Lebanon justice system, three ISF soldiers, lebanon palace of justice
Lebanon’s Palace of Justice (image source)

Earlier in the week, Interior Minister Mohamad Fahmi made a bold statement. In a televised interview Fahmi claimed that, “95% of judges in Lebanon are corrupt”. His remarks sparked outrage. So much so, that the Higher Judicial council in Lebanon is looking to seek legal actions against him. That isn’t a surprise. What is a surprise is how can something as simple as a quote in a media appearance jolt the judiciary into action, yet the countless crimes committed by countless Ministers don’t spark any legal pursuit?

We as Lebanese have a soft spot towards our judiciary. We idolize it. We sanctify it. We in, all our naivety, view it as our protector. After the total cataclysmic collapse of our government, and then shortly after our Central Bank, and as a domino effect, every other state institution in the country, the two entities we have left to hang our hopes on and have faith in are the Lebanese army, and the Lebanese judiciary.

These two entities are all that remain as credible state entities, nothing else. We don’t have a powerful passport, a sovereign government, a thriving industry, or a national currency. In turn, we burden these two institutions with our hopes and our trust to keep us safe and protect us from wrongdoing and harm, and provide us with peace of mind and justice. Unfortunately, under the public lens, and on several occasions, the judiciary has failed to uphold its national and public given duty.

Several times the judiciary has failed to indict powerful public officials. Several times the judiciary has failed to provide a rightful verdict to a high profile criminal case. Several times the justice system has failed to provide justice.

So the problem is we don’t feel that the justice system protects the rights of Lebanese, or the law. We feel it protects a select few powerful individuals. Individuals who have played a large part in the make up of the justice system. This in turn establishes a corrupt relationship and a conflict of interest. Two conditions that are a big red flag in law and justice. We witness this conflict play out everyday, right in front of our eyes. There is no attempt to hide it -no,no. It is on full display. We see clearly how the toxic waste of politics seeps into Lebanon’s courts of law and contaminates them with their corruption.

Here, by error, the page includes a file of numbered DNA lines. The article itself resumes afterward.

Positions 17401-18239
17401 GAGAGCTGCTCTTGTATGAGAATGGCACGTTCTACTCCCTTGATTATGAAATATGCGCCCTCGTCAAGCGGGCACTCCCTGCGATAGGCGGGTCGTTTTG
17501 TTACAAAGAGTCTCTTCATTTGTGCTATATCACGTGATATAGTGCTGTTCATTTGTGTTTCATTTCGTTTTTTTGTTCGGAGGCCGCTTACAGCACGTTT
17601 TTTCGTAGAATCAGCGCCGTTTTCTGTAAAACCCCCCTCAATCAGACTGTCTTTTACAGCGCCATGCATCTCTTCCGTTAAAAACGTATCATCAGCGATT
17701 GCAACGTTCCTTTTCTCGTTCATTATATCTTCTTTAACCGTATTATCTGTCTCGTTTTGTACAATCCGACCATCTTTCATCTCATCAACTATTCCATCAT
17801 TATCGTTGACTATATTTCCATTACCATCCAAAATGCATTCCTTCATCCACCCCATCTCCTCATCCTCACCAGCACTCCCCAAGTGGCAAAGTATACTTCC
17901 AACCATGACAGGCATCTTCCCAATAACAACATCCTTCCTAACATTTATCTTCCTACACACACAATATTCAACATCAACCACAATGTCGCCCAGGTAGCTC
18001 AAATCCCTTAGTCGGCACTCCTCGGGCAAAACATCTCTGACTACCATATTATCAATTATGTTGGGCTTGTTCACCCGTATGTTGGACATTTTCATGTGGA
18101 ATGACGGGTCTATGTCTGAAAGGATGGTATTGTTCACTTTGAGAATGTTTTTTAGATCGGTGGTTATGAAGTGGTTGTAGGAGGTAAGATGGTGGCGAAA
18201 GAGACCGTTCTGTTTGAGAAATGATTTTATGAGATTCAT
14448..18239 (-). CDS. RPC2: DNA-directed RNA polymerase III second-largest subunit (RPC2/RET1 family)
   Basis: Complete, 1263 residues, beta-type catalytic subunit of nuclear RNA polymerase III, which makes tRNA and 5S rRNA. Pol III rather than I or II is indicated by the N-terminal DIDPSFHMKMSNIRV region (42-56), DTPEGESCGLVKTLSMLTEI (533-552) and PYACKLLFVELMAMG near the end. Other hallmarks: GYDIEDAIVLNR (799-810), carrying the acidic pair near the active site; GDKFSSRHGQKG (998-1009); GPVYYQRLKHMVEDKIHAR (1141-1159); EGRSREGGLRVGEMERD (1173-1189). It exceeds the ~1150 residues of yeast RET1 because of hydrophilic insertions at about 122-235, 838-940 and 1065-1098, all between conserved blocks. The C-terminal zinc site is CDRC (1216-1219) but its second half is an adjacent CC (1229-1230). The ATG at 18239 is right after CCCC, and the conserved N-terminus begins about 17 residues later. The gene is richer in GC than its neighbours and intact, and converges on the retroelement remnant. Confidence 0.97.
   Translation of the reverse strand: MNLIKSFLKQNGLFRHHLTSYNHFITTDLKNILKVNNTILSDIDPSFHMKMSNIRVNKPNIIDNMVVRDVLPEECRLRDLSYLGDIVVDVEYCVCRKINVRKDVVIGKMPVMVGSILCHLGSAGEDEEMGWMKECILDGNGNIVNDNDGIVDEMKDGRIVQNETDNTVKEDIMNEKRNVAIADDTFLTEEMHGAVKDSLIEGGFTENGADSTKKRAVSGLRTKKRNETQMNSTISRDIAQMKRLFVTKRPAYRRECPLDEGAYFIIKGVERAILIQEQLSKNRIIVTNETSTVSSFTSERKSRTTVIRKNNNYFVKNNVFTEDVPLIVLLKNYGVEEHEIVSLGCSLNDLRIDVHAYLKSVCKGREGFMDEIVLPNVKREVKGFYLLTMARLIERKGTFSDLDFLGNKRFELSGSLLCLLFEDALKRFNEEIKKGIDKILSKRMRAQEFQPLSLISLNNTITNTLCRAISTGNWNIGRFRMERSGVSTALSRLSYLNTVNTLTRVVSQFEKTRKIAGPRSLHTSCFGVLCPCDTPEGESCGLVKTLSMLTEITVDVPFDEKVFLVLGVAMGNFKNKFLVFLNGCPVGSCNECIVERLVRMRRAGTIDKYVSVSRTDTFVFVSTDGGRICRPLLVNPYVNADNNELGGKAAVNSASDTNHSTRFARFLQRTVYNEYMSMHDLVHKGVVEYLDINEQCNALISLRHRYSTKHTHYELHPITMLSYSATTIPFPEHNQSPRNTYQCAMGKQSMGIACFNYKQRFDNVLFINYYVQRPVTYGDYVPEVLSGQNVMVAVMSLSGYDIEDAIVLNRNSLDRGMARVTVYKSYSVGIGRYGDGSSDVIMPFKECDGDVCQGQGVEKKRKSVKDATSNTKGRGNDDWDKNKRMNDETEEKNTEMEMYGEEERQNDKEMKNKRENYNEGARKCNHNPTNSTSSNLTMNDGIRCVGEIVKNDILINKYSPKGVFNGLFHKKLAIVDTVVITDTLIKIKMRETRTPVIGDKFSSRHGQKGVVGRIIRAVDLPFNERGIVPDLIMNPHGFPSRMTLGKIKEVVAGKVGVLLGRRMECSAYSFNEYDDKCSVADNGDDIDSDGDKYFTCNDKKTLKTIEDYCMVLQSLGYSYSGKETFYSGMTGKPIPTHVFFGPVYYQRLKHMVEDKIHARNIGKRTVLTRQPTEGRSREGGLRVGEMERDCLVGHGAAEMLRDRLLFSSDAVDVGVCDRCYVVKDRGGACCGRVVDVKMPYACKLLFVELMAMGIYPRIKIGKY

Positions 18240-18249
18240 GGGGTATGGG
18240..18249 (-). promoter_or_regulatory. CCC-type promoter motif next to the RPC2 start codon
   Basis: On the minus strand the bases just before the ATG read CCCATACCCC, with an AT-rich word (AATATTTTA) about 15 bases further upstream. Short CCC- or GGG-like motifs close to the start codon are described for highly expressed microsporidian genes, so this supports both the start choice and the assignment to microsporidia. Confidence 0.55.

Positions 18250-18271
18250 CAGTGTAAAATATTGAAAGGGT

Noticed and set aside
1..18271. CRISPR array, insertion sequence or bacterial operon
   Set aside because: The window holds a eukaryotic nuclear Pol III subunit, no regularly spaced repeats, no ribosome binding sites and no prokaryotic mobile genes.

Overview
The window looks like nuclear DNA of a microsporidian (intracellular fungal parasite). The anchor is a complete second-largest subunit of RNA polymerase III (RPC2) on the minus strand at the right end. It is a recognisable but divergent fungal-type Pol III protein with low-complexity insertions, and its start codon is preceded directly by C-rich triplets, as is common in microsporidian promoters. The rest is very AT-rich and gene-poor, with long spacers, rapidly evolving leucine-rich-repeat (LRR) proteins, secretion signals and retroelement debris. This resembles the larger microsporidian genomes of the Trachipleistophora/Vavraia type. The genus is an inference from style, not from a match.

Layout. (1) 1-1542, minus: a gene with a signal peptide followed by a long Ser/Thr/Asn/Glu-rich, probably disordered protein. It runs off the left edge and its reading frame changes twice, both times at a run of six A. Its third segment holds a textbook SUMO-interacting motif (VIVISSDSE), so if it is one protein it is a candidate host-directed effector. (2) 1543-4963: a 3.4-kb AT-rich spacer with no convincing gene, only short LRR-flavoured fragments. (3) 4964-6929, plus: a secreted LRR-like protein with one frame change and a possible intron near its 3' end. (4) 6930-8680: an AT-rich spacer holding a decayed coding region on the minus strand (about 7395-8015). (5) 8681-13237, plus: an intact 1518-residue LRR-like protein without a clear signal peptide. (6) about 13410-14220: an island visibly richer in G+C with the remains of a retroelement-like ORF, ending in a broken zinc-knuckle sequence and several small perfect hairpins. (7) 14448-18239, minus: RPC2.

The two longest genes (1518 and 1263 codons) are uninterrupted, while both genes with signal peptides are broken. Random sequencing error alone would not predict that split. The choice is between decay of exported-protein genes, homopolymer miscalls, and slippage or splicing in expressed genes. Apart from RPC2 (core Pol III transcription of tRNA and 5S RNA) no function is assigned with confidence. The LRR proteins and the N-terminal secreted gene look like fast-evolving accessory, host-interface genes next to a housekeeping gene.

And yes, Interior Minister Mohamad Fahmi said something outlandish and provided no proof whatsoever to his claims but so what? Who in Lebanon doesn’t agree with him? Fahmi said what every public official -former and present- knows but is scared to say -that there is a major problem in the justice system and with the judges.

Some try to play down how much the justice system is indeed corrupt. Their caveat is that there are a few honest judges. As if it is an added benefit to be honest while performing the duties of a judge, and not the bare minimum for performing such duties. Unfortunately for those “good” judges, they will be dragged down along with their corrupt co-parts. Because the justice system is like a car. One tire can be in perfect, mint condition, but if the rest of the automobile is a beaten and battered, the car won’t budge.

And yet, even after all the claims made against it, today the justice system in Lebanon has a chance to redeem itself. And that is through the verdict of the Beirut port explosion. I have heard early rumors that the final verdict will not be a popular one, and will not appease the public. However, the investigation is still ongoing. The judiciary still has a chance to do the right thing. If the final verdict succeeds in indicting the individuals responsible for what has been labeled as one of the most heinous crimes against humanity, then the Lebanese justice system would have proved its loyalty to the law and its honesty to the people. However, and at the risk of sounding like a typical Lebanese, the chances of that happening are doubtful.

Such is the common theme with Lebanon. There are some good people sprinkled into our state institutions. But among them are three times as many corrupt dishonest degenerates who know no moral compass and communicate only through crimes and commission. Or using Minister Fahmi’s metrics: 95% of us are corrupt and 5% are honest. But even the 5% ones are honest to a fault, teetering on defeatist. Convincing themselves that Lebanon’s sad reality is -in fact- its honest truth. That the way things are is just how Lebanon is, how Lebanon was, and how Lebanon always will be.

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